John Lee Morris, 98, of Charlotte was employed with Cox Broadcasting for over 40 year, retiring as vice president and general manager of WSOC AM and FM Radio in Charlotte in 1989. He then joined the staff of AAA Carolinas, retiring in 1994. He was active in Myers Park United Methodist Church and taught a Sunday school class for 38 years. Lee served as president of the Rotary Club of Charlotte, the Charlotte Sales and Marketing Executives, the Advertising Club of Charlotte and the Charlotte Senior Forum. He served on the board of directors for the Charlotte Chamber of Commerce.
Dr. Mary Anne Rathbun MacCaughelty, 77, of Charlotte began her career in Charlotte leading the establishment of the neonatal intensive care unit at what was then Charlotte Memorial Hospital and later Atrium Health’s Carolinas Medical Center. She retired in 2013. She also consulted as a neonatologist at Presbyterian Hospital. Mary Anne sang in the choirs of Christ Episcopal Church and at St. John’s Episcopal Church in Charlotte, where she was an active member for 35 years. She served on the board of KinderMourn in Charlotte.
Louis “Lou” Gregory Raymond, 83, of Charlotte settled in Charlotte in 1972 and began Caroplast Inc. Lou was the president of the company for 50 years. Caroplast and sales became his passion.
Billie Jean Richard Mitchell, 94, of Charlotte was the office manager and executive secretary to the CEO at Fixrammer Corp. in Charlotte for 22 years before taking early retirement. She enjoyed dancing and won many contests. Billie enjoyed traveling, was an avid reader and was a Duke fan. She enjoyed her second home on the S.C. coast, where she enjoyed walking in the surf and kicking the sand.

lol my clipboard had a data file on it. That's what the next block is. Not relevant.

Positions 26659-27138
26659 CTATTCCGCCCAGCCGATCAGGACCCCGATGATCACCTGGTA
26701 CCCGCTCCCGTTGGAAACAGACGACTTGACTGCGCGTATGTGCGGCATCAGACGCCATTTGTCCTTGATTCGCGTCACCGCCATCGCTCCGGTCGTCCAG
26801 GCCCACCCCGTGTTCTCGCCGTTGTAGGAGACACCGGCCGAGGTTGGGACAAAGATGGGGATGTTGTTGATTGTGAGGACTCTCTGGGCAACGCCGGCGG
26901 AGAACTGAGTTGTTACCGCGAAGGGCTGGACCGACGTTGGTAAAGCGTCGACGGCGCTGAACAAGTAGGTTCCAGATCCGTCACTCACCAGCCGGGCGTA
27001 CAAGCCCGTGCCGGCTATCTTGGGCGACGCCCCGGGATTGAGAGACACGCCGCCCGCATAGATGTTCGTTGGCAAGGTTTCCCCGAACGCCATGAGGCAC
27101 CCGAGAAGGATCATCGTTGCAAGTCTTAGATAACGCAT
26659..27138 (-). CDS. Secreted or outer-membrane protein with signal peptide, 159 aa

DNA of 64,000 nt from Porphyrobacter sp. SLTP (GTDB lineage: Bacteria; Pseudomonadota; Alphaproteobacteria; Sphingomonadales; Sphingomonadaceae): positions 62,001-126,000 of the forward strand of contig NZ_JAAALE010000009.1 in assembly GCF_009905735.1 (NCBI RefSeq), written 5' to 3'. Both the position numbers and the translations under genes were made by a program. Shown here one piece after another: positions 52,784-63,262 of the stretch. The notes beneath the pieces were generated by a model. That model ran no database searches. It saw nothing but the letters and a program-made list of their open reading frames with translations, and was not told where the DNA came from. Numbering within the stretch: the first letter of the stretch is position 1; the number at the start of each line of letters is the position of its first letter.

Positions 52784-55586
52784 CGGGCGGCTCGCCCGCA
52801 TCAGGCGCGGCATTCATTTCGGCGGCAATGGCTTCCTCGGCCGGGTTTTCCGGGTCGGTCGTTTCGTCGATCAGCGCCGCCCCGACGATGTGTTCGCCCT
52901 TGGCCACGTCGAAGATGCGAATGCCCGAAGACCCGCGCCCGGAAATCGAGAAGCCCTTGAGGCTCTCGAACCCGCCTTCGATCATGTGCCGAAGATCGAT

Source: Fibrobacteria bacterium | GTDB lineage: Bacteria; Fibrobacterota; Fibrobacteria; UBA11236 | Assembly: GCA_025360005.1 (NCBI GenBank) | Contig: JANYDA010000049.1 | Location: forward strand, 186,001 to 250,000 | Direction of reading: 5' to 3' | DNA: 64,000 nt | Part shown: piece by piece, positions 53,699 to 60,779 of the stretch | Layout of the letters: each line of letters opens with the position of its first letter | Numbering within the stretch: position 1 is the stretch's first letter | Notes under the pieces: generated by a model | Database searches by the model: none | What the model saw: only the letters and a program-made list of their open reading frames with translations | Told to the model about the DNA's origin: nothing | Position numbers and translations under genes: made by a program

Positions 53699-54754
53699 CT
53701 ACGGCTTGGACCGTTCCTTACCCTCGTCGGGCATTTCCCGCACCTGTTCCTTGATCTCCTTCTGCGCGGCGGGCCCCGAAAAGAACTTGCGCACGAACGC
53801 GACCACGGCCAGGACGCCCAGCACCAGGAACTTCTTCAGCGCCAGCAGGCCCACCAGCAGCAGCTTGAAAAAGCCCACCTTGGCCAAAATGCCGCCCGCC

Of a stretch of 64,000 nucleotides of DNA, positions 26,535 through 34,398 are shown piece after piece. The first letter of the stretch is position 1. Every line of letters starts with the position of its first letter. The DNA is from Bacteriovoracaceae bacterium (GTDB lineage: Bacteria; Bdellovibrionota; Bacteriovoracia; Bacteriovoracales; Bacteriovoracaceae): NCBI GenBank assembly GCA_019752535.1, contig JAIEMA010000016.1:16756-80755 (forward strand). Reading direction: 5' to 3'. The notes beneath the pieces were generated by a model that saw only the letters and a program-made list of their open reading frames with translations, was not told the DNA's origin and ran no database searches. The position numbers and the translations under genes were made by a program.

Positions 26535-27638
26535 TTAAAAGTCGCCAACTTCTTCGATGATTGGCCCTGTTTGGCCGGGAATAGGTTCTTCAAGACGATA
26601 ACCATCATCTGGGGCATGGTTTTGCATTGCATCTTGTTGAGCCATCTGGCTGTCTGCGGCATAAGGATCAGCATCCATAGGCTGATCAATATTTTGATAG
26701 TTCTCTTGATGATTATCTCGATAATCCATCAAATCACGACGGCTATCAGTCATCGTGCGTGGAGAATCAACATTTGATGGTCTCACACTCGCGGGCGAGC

Adrienne Tsantes Shelton, 60, of Charlotte attended Holy Trinity Greek Orthodox Cathedral and St. Nektarios Greek Orthodox Church in Charlotte. Adrienne was president of the Daughters of Penelope Venus chapter in Charlotte. A couple of her favorite things were Wrightsville Beach and Carolina basketball.
William Samuel “Sam” Temple, 89, of Matthews spent 41 years teaching mathematics, including 32 at Central Piedmont Community College. He was a lifelong Lutheran and attended St. Mark’s Lutheran Church and Christ Lutheran in Charlotte.
Bernard “Ben” William Wenning Jr., 87, moved to Charlotte in 1978 when he became deputy chief of the tower at Charlotte Douglas International Airport, working there until his retirement. Ben was ordained as a permanent deacon in the Diocese of Charlotte in 1988 and served in that calling for 22 years. Ben was the first deacon assigned to the airport chaplaincy at the airport. He taught a class at St. Gabriel Catholic Church. He enjoyed camping, vacationing at the beach and going on cruises.
Ways of Life condensed obituaries are compiled by Darrell Horwitz, a Charlotte-based freelance writer who writes about sports, local news and restaurants. Reach him at email@example.com
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Ways of Life editor: Craig Paddock